After spending a couple of days in and around Anchorage, I set off for Seward and a tour of Kenai Fjords National Park. I took a motor coach bus between Anchorage and Seward instead of the railroad because the times were better and it worked out well. The views between Anchorage and Seward are amazing. It seemed to get better and better the whole way.
Seward is located in the Kenai Peninsula Borough in Alaska. It has a population of approximately 2,500 people. Mile zero of the Iditarod Trail is in Seward. It is also a port for cruise ships, as shown below.I will remember Seward as the place where I lost my phone charger and headphones (I think I dropped them on the bus and didn’t notice). The headphones were not a big deal but the charger is pretty important. I ended up walking 2 miles to the grocery store to find the cord and stopped at the gas station on the way back to find the piece that plugs into the wall. All of this occurred around 10:30pm. Good thing I didn’t have to worry about walking in the dark! (not that I would have done that – I would have waited until morning).
There was a halibut tournament going on while I was there. Below are the fish caught the day I arrived. Those are some big fish!
The next morning, I set off on a boat tour of Kenai Fjord National Park. It was an all day tour so it was very long but it was worth the time. We encountered so much wildlife and several glaciers along with amazing views everywhere we looked on this tour. I highly recommend it for those heading to Alaska soon. I took so many photos that day – below are just a few of the best ones and my favorites.
Within 15 minutes of being out on the water, we encountered orcas and humpback whales. What a way to begin the tour!
All of the white spots in the water in the second photo below are birds. Humpback whales use their blowholes to send massive bubbles of air up to the surface of the water, forcing large schools of fish to the surface of the water. The whales will then rise up with their mouths agape and take in mouthfuls of them. Birds will take advantage of these large schools of fish conveniently located right at the surface for an easy meal.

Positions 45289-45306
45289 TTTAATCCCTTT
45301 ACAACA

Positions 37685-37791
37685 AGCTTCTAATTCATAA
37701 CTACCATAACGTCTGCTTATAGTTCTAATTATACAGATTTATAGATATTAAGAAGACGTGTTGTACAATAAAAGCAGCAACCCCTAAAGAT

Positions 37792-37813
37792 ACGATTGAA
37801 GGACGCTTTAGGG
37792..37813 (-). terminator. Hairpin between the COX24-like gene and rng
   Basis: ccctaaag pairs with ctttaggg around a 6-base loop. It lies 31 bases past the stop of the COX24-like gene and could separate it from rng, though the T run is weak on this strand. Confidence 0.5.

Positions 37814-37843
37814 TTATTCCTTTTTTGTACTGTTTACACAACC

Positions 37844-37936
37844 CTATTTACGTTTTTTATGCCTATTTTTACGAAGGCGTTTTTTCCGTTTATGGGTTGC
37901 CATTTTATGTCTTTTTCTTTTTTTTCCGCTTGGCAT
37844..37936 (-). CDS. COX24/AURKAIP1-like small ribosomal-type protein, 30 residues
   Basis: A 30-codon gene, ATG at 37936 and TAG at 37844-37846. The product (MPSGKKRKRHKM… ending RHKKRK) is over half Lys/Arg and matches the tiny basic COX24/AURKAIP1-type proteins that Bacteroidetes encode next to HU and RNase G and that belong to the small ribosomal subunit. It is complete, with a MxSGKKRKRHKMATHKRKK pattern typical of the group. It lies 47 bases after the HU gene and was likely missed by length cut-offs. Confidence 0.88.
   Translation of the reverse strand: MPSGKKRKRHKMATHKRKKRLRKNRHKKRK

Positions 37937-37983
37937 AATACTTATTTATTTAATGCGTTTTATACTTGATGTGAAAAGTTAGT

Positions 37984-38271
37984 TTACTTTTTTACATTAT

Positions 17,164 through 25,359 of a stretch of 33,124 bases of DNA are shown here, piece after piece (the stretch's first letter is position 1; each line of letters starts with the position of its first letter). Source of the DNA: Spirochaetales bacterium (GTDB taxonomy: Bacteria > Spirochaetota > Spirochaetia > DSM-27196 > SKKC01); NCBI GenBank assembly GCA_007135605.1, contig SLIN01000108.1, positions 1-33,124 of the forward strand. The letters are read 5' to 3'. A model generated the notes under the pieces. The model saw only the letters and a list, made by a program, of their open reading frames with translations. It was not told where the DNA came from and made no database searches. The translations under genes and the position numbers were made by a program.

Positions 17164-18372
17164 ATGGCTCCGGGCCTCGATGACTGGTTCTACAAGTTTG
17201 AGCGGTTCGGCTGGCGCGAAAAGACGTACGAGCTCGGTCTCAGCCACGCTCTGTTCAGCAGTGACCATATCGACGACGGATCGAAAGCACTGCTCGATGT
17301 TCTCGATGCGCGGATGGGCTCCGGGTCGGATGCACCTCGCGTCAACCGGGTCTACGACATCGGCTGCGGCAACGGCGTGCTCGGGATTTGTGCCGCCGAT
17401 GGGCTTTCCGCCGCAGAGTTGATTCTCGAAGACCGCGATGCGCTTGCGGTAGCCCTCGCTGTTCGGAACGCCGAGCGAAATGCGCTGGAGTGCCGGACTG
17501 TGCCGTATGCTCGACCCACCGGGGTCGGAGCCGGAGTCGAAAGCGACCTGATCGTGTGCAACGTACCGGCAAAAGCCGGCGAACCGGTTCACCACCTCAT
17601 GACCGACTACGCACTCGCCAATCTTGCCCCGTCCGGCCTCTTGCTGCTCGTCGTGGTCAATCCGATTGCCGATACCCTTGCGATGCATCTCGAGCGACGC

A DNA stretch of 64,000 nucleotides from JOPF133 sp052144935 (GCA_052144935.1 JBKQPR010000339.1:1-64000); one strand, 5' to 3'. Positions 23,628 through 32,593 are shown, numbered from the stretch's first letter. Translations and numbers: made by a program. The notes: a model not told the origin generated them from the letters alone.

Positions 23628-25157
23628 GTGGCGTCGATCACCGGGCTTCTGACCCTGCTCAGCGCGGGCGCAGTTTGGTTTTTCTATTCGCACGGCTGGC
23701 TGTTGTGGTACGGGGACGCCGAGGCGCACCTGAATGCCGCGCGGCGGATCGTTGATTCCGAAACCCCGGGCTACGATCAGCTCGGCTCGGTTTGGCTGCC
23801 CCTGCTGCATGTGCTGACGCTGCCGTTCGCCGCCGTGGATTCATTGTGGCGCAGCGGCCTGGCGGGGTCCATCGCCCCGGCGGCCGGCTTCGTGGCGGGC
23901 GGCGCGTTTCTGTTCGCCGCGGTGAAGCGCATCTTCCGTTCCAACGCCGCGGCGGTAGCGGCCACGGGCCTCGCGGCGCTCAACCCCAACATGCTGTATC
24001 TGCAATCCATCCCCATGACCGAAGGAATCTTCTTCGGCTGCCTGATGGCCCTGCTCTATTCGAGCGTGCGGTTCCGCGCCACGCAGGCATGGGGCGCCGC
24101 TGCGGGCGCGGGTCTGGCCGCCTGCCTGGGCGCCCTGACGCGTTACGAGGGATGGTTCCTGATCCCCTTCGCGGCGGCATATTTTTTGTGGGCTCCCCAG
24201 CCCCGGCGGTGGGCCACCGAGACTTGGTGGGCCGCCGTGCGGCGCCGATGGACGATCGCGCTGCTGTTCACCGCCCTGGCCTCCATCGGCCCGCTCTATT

We also saw a bunch of sea lions lounging around on rocks in the park.
Our first glacier siting! The glaciers appear blue because the dense ice of the glacier absorbs every other color of the spectrum except blue – so blue is what we see.
The glaciers were calving while we were there, causing all of the ice in the water. It sounds like it is thundering when the glaciers calf, meaning the ice is falling off the glacier into the ocean. It is fascinating to listen and watch as it happens. A woman I was on a tour with had been on a tour the day before where the guides were scooping ice from the water and making margaritas on board – I need to take that tour next time!
The glacier below is the Northwestern glacier. It was named after Northwestern University back in 1909 and has been steadily receding over the past century.
More sea lions
Two lovebird sea lions enjoying a break on the ice.
And here is a cute sea otter enjoying the chilly water.
Before heading back to Seward, we stopped to check out this pretty group of waterfalls.
Another otter greeted us in the port at Seward when we returned.
On the way back to Anchorage, I was finally able to get some decent reflection shots. They turns out pretty well for being taken while on a moving bus.